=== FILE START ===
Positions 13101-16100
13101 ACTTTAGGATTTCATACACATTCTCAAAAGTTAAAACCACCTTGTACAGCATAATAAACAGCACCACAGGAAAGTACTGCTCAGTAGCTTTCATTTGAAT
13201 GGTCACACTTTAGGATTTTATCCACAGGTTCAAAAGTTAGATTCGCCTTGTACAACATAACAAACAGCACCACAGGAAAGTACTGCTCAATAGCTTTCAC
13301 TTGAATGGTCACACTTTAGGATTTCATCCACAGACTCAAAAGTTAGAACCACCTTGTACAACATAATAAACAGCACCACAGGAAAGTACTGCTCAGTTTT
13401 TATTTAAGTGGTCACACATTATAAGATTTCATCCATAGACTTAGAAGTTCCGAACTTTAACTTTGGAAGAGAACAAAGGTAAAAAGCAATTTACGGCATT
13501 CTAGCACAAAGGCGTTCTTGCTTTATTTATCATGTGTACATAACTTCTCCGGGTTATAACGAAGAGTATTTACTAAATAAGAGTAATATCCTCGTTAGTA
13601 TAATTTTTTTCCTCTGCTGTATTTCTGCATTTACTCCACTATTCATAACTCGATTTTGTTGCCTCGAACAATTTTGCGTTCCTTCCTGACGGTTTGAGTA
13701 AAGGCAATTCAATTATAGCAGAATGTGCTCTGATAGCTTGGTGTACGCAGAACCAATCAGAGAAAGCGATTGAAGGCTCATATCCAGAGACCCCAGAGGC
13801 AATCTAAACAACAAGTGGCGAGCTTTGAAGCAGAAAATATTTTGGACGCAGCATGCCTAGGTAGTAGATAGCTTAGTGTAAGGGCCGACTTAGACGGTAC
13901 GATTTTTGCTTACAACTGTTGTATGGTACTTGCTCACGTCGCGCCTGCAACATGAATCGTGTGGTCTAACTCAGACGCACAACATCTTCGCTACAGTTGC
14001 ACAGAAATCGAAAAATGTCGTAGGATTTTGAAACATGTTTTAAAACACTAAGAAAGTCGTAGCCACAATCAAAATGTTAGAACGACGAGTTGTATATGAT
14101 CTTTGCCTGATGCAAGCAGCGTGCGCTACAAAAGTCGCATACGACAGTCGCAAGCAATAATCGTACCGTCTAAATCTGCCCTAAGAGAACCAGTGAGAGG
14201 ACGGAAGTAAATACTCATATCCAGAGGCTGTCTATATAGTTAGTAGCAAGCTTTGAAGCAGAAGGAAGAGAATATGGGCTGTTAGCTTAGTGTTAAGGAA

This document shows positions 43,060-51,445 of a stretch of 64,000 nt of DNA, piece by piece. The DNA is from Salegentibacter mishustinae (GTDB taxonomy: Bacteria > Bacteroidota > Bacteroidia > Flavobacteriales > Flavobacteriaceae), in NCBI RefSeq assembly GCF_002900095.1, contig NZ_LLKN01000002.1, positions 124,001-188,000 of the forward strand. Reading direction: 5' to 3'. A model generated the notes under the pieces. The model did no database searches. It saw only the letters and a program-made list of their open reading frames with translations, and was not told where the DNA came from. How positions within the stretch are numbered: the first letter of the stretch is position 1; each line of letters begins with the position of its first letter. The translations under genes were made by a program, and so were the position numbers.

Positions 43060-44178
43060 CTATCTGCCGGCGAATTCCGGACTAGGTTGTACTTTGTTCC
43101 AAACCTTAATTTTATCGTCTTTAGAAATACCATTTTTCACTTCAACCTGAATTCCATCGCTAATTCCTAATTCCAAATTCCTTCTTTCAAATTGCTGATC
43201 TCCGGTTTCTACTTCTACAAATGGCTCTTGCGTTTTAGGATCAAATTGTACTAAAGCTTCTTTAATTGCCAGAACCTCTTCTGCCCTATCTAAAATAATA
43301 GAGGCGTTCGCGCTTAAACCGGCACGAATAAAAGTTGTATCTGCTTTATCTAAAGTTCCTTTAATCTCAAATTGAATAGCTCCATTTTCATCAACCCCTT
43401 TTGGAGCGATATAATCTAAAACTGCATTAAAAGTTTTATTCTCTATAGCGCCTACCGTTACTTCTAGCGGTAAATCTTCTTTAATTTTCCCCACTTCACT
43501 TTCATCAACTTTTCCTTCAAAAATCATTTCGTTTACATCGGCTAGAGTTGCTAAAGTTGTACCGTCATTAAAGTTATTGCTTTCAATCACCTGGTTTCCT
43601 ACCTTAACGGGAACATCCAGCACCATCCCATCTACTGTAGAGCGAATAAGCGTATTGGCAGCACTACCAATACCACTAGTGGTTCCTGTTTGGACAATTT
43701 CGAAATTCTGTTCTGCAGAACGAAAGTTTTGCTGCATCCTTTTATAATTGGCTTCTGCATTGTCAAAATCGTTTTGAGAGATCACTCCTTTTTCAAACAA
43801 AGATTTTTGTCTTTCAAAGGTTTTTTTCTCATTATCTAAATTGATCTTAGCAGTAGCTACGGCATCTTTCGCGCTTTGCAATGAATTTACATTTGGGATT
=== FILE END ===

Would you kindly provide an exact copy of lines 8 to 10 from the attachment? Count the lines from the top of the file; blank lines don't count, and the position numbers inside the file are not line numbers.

13701 AAGGCAATTCAATTATAGCAGAATGTGCTCTGATAGCTTGGTGTACGCAGAACCAATCAGAGAAAGCGATTGAAGGCTCATATCCAGAGACCCCAGAGGC
13801 AATCTAAACAACAAGTGGCGAGCTTTGAAGCAGAAAATATTTTGGACGCAGCATGCCTAGGTAGTAGATAGCTTAGTGTAAGGGCCGACTTAGACGGTAC
13901 GATTTTTGCTTACAACTGTTGTATGGTACTTGCTCACGTCGCGCCTGCAACATGAATCGTGTGGTCTAACTCAGACGCACAACATCTTCGCTACAGTTGC